Why Chocolate Chips Are Basically Ruining Your Desserts

Did you know some people don't like chocolate? While avoiding chocolate has its merits, especially in regard to the waistline, you miss so many delicious desserts and candies in your life. Still, would you consider not craving chocolate chip cookies, chocolate ice cream, or chocolate cake a curse, or is it a blessing in disguise?

According to the Daily Mail, hating chocolate is an American problem. American chocolate manufacturers like Hershey's reportedly add an ​​emulsifier called PGPR and put the confection through lipolysis, which chocolatiers across the pond do not. Lipolysis breaks down the fatty acids in chocolate and produces butyric acid, which, along with PGPR, creates a "vomit" taste and smell for a small few.

Forbes claims the rest of us consume nine-and-a-half pounds of chocolate each year, rewarding the Willy Wonkas out there with $21.1 billion in sales in 2021, up 9.2% according to the National Confectioners Association. Supermarket shelves offer many options to get your fix on, selling chocolate bars and nostalgic chocolate chips in varying percentages of cocoa, milk, and dark chocolate for all your baking needs. While some recipes specify what percentage of cocoa to use, it can be overwhelming to pick the right chocolate, especially when some options are pricy. It is tempting to pick a single type of chocolate and use it for all your chocolate recipes, from pot de creme to the uber-popular hot cocoa bombs, but experts warn that shortcut may be ruining your baking.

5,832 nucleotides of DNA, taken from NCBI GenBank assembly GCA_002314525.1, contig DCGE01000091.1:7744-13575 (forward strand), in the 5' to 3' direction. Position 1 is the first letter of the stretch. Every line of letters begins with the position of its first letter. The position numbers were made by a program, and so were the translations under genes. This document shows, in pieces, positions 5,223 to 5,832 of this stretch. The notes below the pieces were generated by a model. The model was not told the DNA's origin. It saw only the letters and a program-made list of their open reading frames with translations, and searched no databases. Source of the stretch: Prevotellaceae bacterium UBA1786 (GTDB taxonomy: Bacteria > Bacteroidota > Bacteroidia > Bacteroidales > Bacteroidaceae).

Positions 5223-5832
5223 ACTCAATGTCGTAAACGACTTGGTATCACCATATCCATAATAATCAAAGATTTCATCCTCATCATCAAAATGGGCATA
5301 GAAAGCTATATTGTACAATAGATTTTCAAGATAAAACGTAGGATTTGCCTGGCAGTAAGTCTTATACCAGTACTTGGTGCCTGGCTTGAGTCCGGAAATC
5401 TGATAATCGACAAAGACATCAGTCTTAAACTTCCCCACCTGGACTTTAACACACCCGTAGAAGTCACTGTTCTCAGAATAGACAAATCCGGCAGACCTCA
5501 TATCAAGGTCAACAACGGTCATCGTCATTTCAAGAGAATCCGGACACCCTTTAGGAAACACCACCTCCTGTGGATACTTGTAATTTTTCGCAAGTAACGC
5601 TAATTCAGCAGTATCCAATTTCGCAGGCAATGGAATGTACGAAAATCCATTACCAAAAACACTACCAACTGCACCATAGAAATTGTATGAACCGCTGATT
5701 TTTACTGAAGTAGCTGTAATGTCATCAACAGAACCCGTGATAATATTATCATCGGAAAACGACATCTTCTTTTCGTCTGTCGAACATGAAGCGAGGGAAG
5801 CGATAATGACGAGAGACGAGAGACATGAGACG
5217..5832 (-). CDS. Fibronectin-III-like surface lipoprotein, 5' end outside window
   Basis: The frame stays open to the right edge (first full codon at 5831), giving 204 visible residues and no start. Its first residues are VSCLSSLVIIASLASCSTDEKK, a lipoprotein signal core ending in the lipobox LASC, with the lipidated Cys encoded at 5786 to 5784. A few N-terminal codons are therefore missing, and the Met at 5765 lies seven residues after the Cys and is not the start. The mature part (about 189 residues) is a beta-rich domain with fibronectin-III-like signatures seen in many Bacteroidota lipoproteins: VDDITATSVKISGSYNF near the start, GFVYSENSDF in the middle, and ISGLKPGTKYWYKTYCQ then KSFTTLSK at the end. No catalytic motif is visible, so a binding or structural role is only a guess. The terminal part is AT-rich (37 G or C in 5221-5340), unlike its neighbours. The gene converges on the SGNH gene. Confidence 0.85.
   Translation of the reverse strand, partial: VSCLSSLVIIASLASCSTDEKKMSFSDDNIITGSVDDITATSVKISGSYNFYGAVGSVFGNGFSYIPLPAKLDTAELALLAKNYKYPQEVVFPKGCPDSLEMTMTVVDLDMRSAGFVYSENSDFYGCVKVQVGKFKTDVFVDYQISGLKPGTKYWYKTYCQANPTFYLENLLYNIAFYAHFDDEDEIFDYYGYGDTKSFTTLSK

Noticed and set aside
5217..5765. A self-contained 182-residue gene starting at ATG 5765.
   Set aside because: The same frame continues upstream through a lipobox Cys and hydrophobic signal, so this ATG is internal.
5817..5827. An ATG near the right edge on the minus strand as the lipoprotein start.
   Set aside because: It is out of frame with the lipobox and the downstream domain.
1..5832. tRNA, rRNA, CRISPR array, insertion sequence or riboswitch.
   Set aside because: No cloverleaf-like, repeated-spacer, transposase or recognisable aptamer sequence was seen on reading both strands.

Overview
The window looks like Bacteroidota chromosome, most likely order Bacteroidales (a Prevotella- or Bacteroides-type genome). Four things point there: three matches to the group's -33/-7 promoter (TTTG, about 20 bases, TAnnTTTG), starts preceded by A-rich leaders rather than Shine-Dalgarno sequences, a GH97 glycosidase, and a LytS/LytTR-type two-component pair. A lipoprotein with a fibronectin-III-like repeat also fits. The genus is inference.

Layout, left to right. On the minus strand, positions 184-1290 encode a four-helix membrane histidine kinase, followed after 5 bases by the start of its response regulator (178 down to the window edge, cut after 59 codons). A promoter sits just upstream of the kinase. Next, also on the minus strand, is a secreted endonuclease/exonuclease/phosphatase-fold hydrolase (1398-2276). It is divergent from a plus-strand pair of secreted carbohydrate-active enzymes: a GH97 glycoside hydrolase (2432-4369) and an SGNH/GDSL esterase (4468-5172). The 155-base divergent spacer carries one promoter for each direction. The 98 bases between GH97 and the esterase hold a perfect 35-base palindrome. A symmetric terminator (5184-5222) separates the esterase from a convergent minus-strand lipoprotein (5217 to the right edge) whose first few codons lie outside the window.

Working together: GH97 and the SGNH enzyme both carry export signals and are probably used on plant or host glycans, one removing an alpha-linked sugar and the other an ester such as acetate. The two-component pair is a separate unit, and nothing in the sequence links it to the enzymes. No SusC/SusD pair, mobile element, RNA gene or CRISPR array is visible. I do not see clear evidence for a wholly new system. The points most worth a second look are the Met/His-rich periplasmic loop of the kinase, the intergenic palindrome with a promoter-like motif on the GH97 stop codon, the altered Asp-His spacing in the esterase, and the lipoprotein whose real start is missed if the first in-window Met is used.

Chocolate chips contain thickeners

Whether making bonbons or chocolate-covered strawberries, chocolate-making begins by tempering the chocolate. Tempering requires melting, cooling, and melting the chocolate again, a lengthy process that results in a glossy shell on the chocolate that doesn't melt immediately and 'snaps' when you bite into it. Skipping this step can produce dull-looking chocolate confections with white blooms and a waxy taste which, unlike M&Ms, will melt in your hands (via Alton Brown).

Holidays like Halloween, Christmas, and Easter can turn home bakers into novice chocolatiers, trying their hands at making truffles, bark, and chocolate lollipops. Using the same chocolate chips you just added to those delicious cookies may seem like a good idea, certainly the most convenient, but pastry chef Maya Hayes from Ocean House Collection says not to (Food & Wine). To maintain the iconic shape of a chocolate chip while it's baking, manufacturers add thickeners like soy lecithin so chocolate chips appear not to melt. Chips have a small percentage of cocoa, usually 25%-30%, and can contain vegetable oil which turns "thick, muddy and grainy" when melted, making it a poor choice for tempering (via Joy of Baking)

The Joy of Baking adds chocolate chips are meant for cookies, muffins, and other baked goods where you want the texture and look of a chocolate chip. Recipes that require melted chocolate should use a higher quality of chocolate. Hayes recommends using 'bars, chunks, or callets' when melting chocolate and saving the chocolate chips for brownies.